Tomorrow (June 8th) is World Brain Tumor Day! It may not sound like something worth celebrating, unless, like me, you’ve survived one of these suckers. But other than being thankful, how does one observe such a day. Perhaps you’d like to see one of the largest collections of human brains, right here in Connecticut on the campus of Yale University in New Haven.
For decades, the brains in Yale’s Cushing Center collection languished in the basement of the Harkness Dormitory, where breaking in to see them was a ritual among medical students. Today, the brains sit in a well-appointed display that cost $1.5 million to create—a somewhat rare concentration of resources for a brain collection, which these days often stay hidden in storage rooms.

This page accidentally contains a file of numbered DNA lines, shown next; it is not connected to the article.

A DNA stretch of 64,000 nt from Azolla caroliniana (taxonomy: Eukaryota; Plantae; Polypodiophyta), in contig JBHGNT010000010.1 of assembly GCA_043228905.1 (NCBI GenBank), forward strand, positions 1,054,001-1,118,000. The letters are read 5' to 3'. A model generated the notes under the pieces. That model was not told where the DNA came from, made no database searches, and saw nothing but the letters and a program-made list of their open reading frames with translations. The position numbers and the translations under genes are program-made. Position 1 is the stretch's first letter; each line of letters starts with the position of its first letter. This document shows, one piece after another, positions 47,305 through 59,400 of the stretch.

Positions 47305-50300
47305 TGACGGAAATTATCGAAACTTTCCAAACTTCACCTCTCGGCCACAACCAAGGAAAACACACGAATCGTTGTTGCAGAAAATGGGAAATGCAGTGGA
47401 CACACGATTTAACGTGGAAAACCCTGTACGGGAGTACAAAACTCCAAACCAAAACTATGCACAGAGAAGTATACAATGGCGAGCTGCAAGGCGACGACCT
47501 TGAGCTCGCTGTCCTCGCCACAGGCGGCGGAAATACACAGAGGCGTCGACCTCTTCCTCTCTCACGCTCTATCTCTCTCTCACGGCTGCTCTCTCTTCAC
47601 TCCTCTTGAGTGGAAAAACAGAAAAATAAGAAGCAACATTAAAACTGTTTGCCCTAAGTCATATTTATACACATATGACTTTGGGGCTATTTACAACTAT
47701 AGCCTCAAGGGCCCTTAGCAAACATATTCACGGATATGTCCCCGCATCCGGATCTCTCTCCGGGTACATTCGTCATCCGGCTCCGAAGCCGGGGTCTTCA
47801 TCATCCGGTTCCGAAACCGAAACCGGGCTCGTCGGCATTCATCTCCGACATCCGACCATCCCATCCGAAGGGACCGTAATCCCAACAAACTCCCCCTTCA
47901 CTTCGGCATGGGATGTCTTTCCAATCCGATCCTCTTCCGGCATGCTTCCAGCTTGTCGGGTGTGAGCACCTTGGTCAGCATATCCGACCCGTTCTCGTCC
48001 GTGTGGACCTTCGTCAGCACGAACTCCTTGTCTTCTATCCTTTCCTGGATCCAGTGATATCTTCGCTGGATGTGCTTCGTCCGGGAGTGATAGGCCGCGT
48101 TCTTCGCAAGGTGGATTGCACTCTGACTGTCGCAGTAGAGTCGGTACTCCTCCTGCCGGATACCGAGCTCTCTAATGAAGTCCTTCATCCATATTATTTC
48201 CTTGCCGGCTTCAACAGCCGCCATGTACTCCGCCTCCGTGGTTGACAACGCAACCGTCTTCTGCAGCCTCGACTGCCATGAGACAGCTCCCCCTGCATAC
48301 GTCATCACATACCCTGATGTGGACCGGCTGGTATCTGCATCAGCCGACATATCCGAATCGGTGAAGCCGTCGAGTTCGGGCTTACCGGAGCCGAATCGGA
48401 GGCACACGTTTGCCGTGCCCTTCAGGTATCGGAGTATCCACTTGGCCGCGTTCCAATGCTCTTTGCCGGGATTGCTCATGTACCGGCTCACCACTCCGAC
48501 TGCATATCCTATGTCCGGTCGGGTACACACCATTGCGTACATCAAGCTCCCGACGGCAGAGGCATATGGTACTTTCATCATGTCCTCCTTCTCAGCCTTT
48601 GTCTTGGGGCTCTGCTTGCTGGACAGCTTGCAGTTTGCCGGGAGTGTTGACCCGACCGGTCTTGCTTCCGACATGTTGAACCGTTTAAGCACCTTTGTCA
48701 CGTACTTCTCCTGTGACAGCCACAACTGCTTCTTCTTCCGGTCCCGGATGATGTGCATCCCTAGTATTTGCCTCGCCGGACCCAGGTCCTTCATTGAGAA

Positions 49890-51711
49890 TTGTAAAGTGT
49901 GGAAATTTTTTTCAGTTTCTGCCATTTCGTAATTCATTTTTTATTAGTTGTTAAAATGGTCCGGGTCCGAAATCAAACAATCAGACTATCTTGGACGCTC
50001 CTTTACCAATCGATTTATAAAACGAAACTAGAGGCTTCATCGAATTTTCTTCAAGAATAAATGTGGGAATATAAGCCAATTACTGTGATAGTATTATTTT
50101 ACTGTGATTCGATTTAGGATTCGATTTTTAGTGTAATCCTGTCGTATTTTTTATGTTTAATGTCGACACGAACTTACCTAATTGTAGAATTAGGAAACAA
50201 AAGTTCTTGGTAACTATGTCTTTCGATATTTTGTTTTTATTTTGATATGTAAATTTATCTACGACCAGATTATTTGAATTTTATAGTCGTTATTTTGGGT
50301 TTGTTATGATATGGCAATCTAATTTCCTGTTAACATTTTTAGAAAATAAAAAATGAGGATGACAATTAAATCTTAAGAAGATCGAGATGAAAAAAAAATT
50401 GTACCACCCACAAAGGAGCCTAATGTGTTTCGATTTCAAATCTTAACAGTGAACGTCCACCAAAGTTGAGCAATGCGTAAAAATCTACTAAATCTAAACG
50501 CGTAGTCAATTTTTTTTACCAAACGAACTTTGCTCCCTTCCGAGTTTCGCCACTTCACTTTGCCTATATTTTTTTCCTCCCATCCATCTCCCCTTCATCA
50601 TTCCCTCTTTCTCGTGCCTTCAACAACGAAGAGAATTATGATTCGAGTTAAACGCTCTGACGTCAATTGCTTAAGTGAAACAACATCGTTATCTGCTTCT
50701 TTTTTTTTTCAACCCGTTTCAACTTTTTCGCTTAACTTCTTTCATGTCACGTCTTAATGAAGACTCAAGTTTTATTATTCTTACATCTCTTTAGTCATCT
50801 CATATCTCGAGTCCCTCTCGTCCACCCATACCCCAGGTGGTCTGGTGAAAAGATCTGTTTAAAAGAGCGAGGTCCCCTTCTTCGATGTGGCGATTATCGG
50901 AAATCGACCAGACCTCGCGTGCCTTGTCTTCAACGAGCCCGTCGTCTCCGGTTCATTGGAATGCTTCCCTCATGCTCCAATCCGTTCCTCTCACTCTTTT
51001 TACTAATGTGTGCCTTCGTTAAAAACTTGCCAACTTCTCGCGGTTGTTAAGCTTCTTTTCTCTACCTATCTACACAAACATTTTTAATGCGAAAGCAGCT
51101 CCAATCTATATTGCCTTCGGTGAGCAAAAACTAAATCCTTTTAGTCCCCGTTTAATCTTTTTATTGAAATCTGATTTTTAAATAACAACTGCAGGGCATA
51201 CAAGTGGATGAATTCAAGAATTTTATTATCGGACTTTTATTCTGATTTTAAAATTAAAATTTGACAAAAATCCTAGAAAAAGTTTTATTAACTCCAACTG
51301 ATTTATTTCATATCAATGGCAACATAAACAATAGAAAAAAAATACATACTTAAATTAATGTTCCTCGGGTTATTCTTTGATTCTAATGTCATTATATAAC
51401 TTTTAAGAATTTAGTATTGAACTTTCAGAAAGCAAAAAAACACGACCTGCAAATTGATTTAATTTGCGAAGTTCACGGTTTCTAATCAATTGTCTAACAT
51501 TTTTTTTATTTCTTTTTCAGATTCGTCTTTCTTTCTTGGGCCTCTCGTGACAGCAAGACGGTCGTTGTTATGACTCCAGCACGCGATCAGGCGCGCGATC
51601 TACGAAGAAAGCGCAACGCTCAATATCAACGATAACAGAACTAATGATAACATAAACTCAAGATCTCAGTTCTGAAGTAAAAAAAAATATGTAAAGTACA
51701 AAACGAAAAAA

The brains were collected by Dr. Harvey Cushing, a neuroscience professor at Yale and a pioneer of modern neurosurgery, who willed them to the school upon his death. The most famous specimen belonged to Leonard Wood, who served as the personal physician to two presidents as well as Army Chief of Staff. Cushing successfully removed a large tumor from Wood’s brain in 1910, ending his seizures—one of the few such successful operations at the time. Sadly, Wood died in 1927 after an operation to remove a second tumor.
The brains are also notable for being displayed with before-and-after photos of the patients—less harrowing and more fascinating than they sound. Cushing’s journals, surgical instruments, and other specimens complete the exhibit.